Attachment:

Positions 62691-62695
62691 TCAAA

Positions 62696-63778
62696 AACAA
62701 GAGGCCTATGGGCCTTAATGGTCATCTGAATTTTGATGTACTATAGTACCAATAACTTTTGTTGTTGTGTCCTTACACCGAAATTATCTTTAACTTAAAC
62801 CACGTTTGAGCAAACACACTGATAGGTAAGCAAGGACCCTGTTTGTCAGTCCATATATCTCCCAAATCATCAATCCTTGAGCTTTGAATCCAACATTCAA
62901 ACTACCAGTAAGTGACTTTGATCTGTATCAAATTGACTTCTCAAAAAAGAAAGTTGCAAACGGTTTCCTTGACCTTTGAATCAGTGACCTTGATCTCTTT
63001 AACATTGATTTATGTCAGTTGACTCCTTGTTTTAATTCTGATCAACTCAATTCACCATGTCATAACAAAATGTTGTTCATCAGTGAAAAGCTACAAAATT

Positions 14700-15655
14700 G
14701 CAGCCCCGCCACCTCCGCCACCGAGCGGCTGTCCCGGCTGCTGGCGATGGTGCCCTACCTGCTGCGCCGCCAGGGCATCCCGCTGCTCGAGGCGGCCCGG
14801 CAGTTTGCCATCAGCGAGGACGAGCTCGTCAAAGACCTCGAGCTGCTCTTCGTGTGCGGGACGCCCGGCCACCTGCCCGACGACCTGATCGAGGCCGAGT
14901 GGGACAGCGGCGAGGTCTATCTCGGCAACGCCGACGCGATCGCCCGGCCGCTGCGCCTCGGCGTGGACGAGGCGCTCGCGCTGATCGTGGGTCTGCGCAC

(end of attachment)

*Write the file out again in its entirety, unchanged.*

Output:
Positions 62691-62695
62691 TCAAA

Positions 62696-63778
62696 AACAA
62701 GAGGCCTATGGGCCTTAATGGTCATCTGAATTTTGATGTACTATAGTACCAATAACTTTTGTTGTTGTGTCCTTACACCGAAATTATCTTTAACTTAAAC
62801 CACGTTTGAGCAAACACACTGATAGGTAAGCAAGGACCCTGTTTGTCAGTCCATATATCTCCCAAATCATCAATCCTTGAGCTTTGAATCCAACATTCAA
62901 ACTACCAGTAAGTGACTTTGATCTGTATCAAATTGACTTCTCAAAAAAGAAAGTTGCAAACGGTTTCCTTGACCTTTGAATCAGTGACCTTGATCTCTTT
63001 AACATTGATTTATGTCAGTTGACTCCTTGTTTTAATTCTGATCAACTCAATTCACCATGTCATAACAAAATGTTGTTCATCAGTGAAAAGCTACAAAATT

Positions 14700-15655
14700 G
14701 CAGCCCCGCCACCTCCGCCACCGAGCGGCTGTCCCGGCTGCTGGCGATGGTGCCCTACCTGCTGCGCCGCCAGGGCATCCCGCTGCTCGAGGCGGCCCGG
14801 CAGTTTGCCATCAGCGAGGACGAGCTCGTCAAAGACCTCGAGCTGCTCTTCGTGTGCGGGACGCCCGGCCACCTGCCCGACGACCTGATCGAGGCCGAGT
14901 GGGACAGCGGCGAGGTCTATCTCGGCAACGCCGACGCGATCGCCCGGCCGCTGCGCCTCGGCGTGGACGAGGCGCTCGCGCTGATCGTGGGTCTGCGCAC